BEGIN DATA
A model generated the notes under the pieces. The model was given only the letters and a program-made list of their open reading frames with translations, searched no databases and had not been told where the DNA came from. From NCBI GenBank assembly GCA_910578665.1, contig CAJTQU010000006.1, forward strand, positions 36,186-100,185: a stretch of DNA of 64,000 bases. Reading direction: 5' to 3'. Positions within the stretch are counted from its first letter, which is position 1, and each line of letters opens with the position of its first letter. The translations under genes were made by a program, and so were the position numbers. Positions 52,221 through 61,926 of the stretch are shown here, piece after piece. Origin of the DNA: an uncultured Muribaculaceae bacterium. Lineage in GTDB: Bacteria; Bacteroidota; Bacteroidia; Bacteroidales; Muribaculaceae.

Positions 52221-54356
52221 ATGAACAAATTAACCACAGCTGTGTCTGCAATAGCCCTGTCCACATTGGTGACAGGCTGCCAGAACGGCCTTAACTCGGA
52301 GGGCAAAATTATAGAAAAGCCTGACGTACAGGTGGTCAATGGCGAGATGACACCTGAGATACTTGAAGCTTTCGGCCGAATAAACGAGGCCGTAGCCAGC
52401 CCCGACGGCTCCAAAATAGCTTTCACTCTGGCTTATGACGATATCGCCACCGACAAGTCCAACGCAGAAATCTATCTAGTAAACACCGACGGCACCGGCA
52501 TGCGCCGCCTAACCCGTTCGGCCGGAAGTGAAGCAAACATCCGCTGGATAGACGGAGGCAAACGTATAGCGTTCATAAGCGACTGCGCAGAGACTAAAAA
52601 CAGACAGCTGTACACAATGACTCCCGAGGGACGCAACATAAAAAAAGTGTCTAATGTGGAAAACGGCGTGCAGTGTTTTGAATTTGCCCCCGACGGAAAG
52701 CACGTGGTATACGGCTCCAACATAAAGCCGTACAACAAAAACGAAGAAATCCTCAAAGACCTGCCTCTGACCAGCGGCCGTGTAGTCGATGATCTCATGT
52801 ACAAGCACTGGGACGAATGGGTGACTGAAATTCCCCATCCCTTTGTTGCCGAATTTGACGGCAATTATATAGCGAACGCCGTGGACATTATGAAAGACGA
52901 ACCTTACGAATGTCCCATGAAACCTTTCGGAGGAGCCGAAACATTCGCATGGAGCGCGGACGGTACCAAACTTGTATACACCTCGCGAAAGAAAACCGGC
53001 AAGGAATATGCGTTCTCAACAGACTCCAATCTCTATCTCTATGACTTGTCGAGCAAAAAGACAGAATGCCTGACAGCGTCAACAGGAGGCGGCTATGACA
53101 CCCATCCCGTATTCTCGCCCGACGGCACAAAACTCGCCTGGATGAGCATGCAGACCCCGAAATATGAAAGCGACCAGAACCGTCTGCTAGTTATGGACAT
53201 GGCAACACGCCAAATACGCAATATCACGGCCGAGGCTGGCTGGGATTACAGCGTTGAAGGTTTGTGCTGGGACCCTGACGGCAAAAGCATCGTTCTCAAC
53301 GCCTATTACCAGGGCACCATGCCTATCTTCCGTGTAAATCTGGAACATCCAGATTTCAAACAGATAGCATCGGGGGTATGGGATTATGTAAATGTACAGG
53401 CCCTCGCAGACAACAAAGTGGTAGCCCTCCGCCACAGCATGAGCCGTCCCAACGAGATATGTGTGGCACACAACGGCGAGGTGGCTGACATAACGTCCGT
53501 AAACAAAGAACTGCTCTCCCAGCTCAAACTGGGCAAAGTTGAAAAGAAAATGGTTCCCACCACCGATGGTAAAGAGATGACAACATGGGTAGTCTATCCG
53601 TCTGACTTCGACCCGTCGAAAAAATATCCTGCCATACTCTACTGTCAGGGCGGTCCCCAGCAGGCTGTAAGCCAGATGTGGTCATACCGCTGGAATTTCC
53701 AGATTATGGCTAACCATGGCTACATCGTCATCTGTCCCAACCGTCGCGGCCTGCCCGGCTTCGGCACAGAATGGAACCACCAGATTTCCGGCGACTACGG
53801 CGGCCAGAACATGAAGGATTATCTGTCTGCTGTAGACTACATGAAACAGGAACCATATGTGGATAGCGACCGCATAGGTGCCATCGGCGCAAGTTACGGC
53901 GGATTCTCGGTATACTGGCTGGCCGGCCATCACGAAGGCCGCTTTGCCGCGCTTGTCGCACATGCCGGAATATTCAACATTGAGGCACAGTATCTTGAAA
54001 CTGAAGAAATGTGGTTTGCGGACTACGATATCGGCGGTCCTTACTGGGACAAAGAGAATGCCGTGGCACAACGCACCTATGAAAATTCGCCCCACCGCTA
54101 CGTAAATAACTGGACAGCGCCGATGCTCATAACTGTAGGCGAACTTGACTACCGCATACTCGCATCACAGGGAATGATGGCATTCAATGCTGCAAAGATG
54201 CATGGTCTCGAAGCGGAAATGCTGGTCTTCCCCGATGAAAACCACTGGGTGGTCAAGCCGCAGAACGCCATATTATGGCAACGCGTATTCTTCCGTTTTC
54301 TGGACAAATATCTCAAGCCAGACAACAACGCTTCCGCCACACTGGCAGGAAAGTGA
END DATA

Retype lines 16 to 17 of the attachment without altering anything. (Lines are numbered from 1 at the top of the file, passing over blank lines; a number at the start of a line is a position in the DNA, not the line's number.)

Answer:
53501 AAACAAAGAACTGCTCTCCCAGCTCAAACTGGGCAAAGTTGAAAAGAAAATGGTTCCCACCACCGATGGTAAAGAGATGACAACATGGGTAGTCTATCCG
53601 TCTGACTTCGACCCGTCGAAAAAATATCCTGCCATACTCTACTGTCAGGGCGGTCCCCAGCAGGCTGTAAGCCAGATGTGGTCATACCGCTGGAATTTCC